On October 7th, I experienced one of the best days of my life when I finished the Chicago marathon. It was a magical day, from beginning to end, and one that I will replay in my mind for years, and even decades, to come. In an earlier post, I discuss my second chance at training for a marathon, a goal that was 10 years in the making. And on this overcast, fall day in Chicago, this dream-goal of mine became a reality. I crossed the finish line with my hands up high in a sign of triumph. Nothing could take that perma grin off of my face...
...until after I accomplished this goal. After spending the better part of 2018 training and gearing up for this moment, I've spent the last 6 weeks in a slump despite another major positive change in my life (a topic for another day, but I've recently changed jobs). I've started referring to this period as the post-marathon blues and a period for which I was wholly unprepared.
While in this post-marathon haze of feeling down and out, I've had to re-calibrate my mindset and refocus my energy. Here are some of my tips to combat your own post-achievement blues:
Don't quit cold turkey. After running a marathon and training for months, it was easy to stop running for a little while (and my legs thanked me for the respite). However, I miss running- the discipline, the routine, the feeling. Even though it might be difficult to sustain motivation, quitting cold turkey whatever you have been working so hard towards automatically lends itself to feelings of loss, both of purpose and of a goal. So it's best to taper down whatever it is you have been doing, unless you are burned out from it. In my case, I love running outside so I've been running outside on the weekends despite the cold. And I just joined an indoor running studio so I can run on a "special" treadmill that is kinder to my legs.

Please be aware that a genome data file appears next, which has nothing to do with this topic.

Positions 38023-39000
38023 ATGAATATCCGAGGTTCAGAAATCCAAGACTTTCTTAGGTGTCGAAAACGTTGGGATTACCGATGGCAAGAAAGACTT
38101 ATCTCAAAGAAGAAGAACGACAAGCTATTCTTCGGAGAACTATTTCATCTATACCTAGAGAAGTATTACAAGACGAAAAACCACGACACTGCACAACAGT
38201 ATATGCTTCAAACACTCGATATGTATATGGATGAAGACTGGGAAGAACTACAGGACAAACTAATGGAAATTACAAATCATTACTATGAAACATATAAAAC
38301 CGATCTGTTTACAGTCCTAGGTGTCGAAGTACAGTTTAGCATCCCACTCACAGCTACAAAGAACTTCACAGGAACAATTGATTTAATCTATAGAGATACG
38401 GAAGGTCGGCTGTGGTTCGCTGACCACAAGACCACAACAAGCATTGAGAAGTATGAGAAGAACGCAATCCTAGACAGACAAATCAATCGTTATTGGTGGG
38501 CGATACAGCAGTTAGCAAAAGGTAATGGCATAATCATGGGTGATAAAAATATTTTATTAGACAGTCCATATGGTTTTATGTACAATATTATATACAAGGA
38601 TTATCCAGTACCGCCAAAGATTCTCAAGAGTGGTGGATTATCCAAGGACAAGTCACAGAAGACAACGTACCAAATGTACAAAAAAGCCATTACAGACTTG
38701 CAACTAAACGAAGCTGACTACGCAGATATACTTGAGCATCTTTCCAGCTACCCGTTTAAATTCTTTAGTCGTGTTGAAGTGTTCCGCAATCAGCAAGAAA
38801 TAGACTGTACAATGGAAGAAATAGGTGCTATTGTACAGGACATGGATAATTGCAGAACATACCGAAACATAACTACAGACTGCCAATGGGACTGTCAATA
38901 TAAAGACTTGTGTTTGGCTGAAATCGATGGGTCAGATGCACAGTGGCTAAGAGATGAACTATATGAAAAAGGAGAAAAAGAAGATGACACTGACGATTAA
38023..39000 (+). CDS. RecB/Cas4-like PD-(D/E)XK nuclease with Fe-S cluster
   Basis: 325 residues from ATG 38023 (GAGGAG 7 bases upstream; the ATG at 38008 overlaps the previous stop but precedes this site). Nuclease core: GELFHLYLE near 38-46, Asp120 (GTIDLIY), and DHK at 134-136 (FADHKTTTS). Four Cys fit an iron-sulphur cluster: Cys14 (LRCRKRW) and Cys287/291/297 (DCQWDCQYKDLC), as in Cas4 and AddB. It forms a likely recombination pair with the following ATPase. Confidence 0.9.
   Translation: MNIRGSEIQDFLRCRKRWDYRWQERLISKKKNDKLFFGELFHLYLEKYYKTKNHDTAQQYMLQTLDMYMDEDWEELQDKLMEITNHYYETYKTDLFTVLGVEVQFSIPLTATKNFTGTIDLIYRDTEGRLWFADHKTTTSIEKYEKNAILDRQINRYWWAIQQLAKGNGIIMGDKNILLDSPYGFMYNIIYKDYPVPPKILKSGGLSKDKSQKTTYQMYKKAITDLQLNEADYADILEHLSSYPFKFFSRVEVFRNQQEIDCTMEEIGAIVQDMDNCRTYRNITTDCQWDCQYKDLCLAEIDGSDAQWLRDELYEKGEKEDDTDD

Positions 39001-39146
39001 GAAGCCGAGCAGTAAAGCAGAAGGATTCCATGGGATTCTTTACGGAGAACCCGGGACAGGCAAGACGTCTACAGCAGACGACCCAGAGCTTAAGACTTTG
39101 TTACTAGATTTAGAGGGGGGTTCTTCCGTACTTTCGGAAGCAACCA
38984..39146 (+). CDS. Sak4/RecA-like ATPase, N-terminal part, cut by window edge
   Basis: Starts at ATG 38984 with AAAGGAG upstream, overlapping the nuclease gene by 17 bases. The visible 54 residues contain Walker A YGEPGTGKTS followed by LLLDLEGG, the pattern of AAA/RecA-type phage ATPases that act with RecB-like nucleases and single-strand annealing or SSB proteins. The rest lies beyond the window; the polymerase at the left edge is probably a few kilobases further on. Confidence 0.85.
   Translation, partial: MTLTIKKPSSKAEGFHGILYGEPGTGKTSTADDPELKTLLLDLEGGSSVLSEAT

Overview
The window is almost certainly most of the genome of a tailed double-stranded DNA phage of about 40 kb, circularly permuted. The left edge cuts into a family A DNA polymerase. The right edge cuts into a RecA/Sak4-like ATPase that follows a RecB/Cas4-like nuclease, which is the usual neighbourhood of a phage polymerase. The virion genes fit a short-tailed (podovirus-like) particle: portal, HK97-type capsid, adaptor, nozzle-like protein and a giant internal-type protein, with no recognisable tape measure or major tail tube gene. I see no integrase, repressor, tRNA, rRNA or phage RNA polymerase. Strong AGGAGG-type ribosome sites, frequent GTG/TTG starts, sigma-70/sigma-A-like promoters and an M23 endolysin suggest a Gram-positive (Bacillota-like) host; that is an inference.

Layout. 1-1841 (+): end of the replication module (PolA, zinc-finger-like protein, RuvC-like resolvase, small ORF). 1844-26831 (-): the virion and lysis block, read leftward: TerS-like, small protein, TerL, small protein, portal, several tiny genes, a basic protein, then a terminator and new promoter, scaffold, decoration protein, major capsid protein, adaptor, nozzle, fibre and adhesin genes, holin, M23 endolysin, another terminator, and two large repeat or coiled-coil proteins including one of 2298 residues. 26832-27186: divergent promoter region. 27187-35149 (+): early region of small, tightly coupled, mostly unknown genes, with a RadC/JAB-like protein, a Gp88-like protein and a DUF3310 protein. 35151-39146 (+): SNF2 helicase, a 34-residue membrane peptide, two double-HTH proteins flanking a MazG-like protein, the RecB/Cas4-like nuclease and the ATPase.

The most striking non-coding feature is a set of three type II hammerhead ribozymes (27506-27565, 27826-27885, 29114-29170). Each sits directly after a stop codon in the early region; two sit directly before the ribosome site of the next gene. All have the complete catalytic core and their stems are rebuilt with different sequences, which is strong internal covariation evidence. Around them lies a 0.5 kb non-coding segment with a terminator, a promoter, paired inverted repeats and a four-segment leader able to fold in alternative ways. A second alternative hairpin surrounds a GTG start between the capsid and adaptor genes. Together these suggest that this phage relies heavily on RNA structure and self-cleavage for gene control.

Re-focus on other areas of your life. While I loved training for the marathon, by the end, it was all-consuming. I now have my weekends back! I can sleep in on Sundays! I can indulge in a glass of wine (or two) on a Saturday evening. I can spend some quality time with my children and husband. By trying to focus on the areas of my life that I had been neglecting, I've been able to emerge from this slump by redirecting my attention to these areas.
Set another goal. I approached the Chicago marathon thinking that my goal was to complete one marathon in my life. In the past six weeks, I've realized that what I miss so much is working hard towards something. And for me, these goals tend to be athletic-related. Having completed one marathon, I'm reassessing the "only one marathon" notion and thinking of training for something else. In coming up with a new goal, I've tried to have fun in the process. I'm also discovering new things about myself and my resolve to compete and constantly improve.
Meditate. Doesn't it seem that everything these days can be cured by meditation? You have weight issues, meditate. You feel down, meditate. You feel lost and unmotivated, meditate. And the list goes on. But I just started to meditate (read my post on the importance of creating a morning routine) in earnest and I can honestly say that I feel different when I am meditating. Even if it's for 5 minutes a day. So when all else fails, meditate 😉
Have you ever felt low or depressed after having completed a major achievement? What strategies and tactics worked for you? Please share your thoughts below!